Being an underage player with Team Atlantic is only one element that Nathan MacKinnon has to overcome at the 2011 World Under-17 Hockey Challenge.
There’s also the inevitable comparisons to a certain Stanley Cup champion and Olympic gold medallist that shares MacKinnon’s hometown of Cole Harbour, N.S.
"It is flattering to be compared to him, but it is pretty big shoes to fill," MacKinnon says of Sidney Crosby, who grew up just around the corner from the MacKinnon family in the Halifax suburb.
The similarities between the two are obvious – both played minor hockey in the Cole Harbour system, both have spent time at Shattuck-St. Mary’s, a U.S. prep hockey factory in Faribault, Minn., and both made U17 teams as underagers; Crosby captained Nova Scotia as a 15-year-old at the 2003 Canada Winter Games, while MacKinnon is leading Atlantic in scoring through three games.
For MacKinnon, following in Crosby’s footsteps to Shattuck has benefited his game; the 15-year-old feels like he has improved on his decision making during games, learning to react to different situations on the ice. He says it was the strength of the program and the alumni, which include the last two Stanley Cup-winning captains, Crosby and Jonathan Toews, that motivated him to move 2,400 kilometres from home to chase his hockey dreams.
He starred last year for Shattuck’s Bantam Tier I team, putting up 101 points (54 goals, 47 assists) in 58 games, helping the Sabres reach the semifinals at the U.S. national championship, and has 41 points (22 goals, 19 assists) at the Christmas break for the school’s U16 team this season.
U16 head coach Christian Bragnalo says that MacKinnon’s strengths in skating and competitiveness are a "dangerous combination" for his competitors, but it is too early to compare him to Crosby. Although Bragnalo never coached Crosby, he says, "there is no doubt that Nate is a dynamic character, just like Sid."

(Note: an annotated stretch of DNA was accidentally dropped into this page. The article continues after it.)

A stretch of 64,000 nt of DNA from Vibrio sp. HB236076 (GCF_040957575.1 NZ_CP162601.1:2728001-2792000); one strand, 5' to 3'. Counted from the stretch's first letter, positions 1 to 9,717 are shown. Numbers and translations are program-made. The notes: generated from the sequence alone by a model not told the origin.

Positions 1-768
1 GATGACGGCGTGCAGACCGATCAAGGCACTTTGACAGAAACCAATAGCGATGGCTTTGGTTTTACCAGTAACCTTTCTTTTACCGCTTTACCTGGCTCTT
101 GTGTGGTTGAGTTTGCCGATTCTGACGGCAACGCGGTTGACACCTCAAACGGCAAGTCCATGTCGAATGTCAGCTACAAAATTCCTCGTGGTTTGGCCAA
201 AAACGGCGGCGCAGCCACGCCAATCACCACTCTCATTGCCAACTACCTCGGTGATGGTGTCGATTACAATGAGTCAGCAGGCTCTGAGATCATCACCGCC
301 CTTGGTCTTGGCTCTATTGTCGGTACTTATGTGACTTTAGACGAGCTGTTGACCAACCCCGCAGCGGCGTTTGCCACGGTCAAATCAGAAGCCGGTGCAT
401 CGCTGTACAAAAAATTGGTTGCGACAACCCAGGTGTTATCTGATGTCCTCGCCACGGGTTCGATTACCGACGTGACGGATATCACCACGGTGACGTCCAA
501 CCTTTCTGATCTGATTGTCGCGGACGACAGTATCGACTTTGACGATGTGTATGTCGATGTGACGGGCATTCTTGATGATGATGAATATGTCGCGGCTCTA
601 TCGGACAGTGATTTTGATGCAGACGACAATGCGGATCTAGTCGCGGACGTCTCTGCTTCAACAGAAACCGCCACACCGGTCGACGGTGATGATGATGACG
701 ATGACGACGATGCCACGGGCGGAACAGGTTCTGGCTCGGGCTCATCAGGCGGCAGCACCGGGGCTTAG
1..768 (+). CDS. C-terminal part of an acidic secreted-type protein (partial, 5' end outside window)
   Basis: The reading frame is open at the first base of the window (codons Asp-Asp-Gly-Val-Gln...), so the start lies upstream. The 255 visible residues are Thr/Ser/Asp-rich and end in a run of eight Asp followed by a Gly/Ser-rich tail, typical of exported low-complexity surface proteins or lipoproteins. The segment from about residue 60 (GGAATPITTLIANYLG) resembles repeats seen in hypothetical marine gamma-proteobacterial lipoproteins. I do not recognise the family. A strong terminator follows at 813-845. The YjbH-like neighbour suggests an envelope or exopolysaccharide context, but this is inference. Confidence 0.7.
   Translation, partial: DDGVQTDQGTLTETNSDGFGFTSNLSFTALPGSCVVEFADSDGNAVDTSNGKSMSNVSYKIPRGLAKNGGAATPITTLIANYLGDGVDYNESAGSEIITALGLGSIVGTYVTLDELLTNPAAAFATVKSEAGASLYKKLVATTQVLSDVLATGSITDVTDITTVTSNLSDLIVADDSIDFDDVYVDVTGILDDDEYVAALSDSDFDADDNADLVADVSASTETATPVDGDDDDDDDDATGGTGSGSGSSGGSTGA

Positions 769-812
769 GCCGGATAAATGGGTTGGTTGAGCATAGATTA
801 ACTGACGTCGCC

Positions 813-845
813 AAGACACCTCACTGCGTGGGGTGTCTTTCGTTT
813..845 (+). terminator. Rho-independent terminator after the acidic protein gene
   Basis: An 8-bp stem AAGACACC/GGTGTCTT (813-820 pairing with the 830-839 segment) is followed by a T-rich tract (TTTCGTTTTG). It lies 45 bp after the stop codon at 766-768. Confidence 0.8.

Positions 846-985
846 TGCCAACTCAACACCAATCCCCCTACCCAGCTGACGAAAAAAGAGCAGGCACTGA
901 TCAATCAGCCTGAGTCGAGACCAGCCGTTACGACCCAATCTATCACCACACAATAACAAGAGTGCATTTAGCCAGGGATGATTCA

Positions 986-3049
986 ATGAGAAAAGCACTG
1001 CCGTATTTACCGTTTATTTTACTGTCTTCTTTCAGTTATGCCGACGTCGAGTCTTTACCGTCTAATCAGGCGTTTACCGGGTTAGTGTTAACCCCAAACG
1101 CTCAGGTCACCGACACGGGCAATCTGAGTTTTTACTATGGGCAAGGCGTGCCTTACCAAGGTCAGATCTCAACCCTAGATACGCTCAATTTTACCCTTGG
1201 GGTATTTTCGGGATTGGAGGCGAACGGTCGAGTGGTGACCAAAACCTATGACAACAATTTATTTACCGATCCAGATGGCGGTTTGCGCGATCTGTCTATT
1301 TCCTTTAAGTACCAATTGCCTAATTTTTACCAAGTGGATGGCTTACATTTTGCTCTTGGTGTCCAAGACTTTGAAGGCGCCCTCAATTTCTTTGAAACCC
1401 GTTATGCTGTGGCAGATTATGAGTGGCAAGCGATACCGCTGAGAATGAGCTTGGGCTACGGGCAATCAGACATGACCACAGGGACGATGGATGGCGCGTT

John Lafontaine, who coached MacKinnon last year in Bantam, says it would be "unfair to put Nate under that kind of pressure" of comparing him to Crosby. He does say that MacKinnon has great potential and is stronger on his skates than almost any other player that he has coached at that age.
MacKinnon agrees that his greatest strength as a player is his skating, a skill he has been working on since he was young. MacKinnon’s father, Graham, says that he first put him in hockey skates when he was two years old and "he just took off on the skates, running on the ice."
The second youngest Canadian player at the U17 tournament – only Quebec’s Jérémy Grégoire is younger, by just four days – MacKinnon says he won’t be thinking about his age when he steps on the ice in Winnipeg, just taking advantage of a "great learning experience."
His coach at Shattuck is confident that MacKinnon will stand out at the tournament, even as an underage player, and there’s a simple reason why.
"There is no secret to why he is a good player," says Bragnalo. "He works hard at it."
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